(* and 17 year-olds with a birthdate after 31 August 2002 – also, must have been born in the UK)
“Remember that as a teenager you are at the last stage in your life when you will be happy to hear that the phone is for you.”
We have waxed lyrical, in this commentary, about the Child Trust Fund over the past two years: the extraordinary scheme launched by Chancellor Gordon Brown and Treasury Minister Ruth Kelly in 2002, which resulted in six million children and young people having individual accounts now worth a total of over £9 billion. For the past nine years, the scheme has been like a ‘sleeping beauty’: now it’s time to wake it up! That’s because the oldest recipients are now in their 18th year, and are able to access their money in September 2020.
However the challenge is that two million of these accounts are lost to the young people concerned and their families, and the rate of loss is greatest for the most disadvantaged. So registered charity The Share Foundation has negotiated and developed a new simplified search facility, with the co-operation of HM Revenue & Customs, and the new system went live on Friday, 22nd November.
A young person is allowed to take control of their account from their 16th birthday. There’s already 250,000 lost accounts for young people aged 16 and 17, so in this commentary we invite you to help us contact them. it will be a ten year campaign to reach children with birth dates up to 2nd January 2011, and The Share Foundation’s ambition is to link most, if not all, of the missing two million accounts. Please help us! You'll find the links below, and in the right-hand column.
None of the politicians vying for election on 12th December has yet mentioned the Child Trust Fund. Of course, its originators would search hard to find a natural home in politics today: the Labour Party has no time for individual ownership or the Blair/Brown years. Meanwhile the Child Trust Fund suffers from ‘not invented here’ syndrome in the Conservative party, not getting a mention in their manifesto although it presents a major opportunity for egalitarian capitalism. And the Liberal party were the assassins of the scheme at the start of the 2010 coalition government.
But the accounts exist - all six million of them. They have been looked after safely by c. 59 account providers, 11 of whom administer the huge number of ‘HMRC Allocated’ accounts - 1.7 million. These are the accounts which were opened centrally because the child’s parent(s) had taken no action by their first birthday, and it’s among these accounts, concentrated on the poorest families, that there is the greatest rate of loss: c. 85%.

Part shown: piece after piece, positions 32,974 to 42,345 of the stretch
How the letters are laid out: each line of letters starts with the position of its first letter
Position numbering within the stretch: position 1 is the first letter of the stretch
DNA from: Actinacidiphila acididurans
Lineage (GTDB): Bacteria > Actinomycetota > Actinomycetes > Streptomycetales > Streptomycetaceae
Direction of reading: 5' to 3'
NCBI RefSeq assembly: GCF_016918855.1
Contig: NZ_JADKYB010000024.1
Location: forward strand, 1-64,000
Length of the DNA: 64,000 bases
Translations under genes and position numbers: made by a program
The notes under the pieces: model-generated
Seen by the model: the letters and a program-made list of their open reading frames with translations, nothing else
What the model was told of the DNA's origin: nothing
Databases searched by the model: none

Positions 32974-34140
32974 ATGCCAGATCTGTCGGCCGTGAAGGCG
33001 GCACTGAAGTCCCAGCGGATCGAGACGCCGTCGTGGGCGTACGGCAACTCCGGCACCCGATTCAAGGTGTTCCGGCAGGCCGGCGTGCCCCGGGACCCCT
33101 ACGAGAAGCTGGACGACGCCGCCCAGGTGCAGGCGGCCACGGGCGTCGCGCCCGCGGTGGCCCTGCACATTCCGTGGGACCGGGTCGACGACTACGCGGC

On Wednesday 20th November The Share Foundation discussed its new simplified search plan with these ‘HMRC-Allocated’ account providers and, as a result, it’s now ready to go. It will start focusing on young people in care of Child Trust Fund age with a responsible adult, but it will also publicise the new plan broadly, seeking to build its team of CTF Ambassadors. No charges will be applied for this ambitious undertaking.
If you know of any way to contact 16 year-olds in large numbers, please do everything you can to help. There’s three key websites:
- findCTF.sharefound.org provides direct access into the simplified search process for 16 year-olds, with lots of financial education materials accessible through a link to Share Radio’s ‘Short Guide to Money’ page;
- tiny.cc/findCTF provides access to both the simplified search process for 16 year-olds and the more complex Government Gateway (for use by parents/guardians); and
- CTFambassadors.org.uk is for adults who want to help The Share Foundation in this great endeavour - there’s lots of materials available for presentations in schools, surgeries, citizens’ advice bureaus and sports halls.
The Share Foundation and Share Radio believe that all young people have the same spread of potential to achieve great things in life, whatever their circumstances. However, in order to provide them with the opportunity to realise that potential, they need some resources and life skills to get started. That’s exactly where the Child Trust Fund comes in, and it’s why The Share Foundation is so determined to make the scheme fly, now that its recipients are approaching adulthood.
A few weeks ago, I was interviewed by Fiona Ross in a radio programme which sets out this great challenge: please do listen to it via our Share Radio podcast. It’s only 20 minutes long, but hopefully you’ll find it more uplifting than two hours of electioneering on Question Time!
Gavin Oldham OBE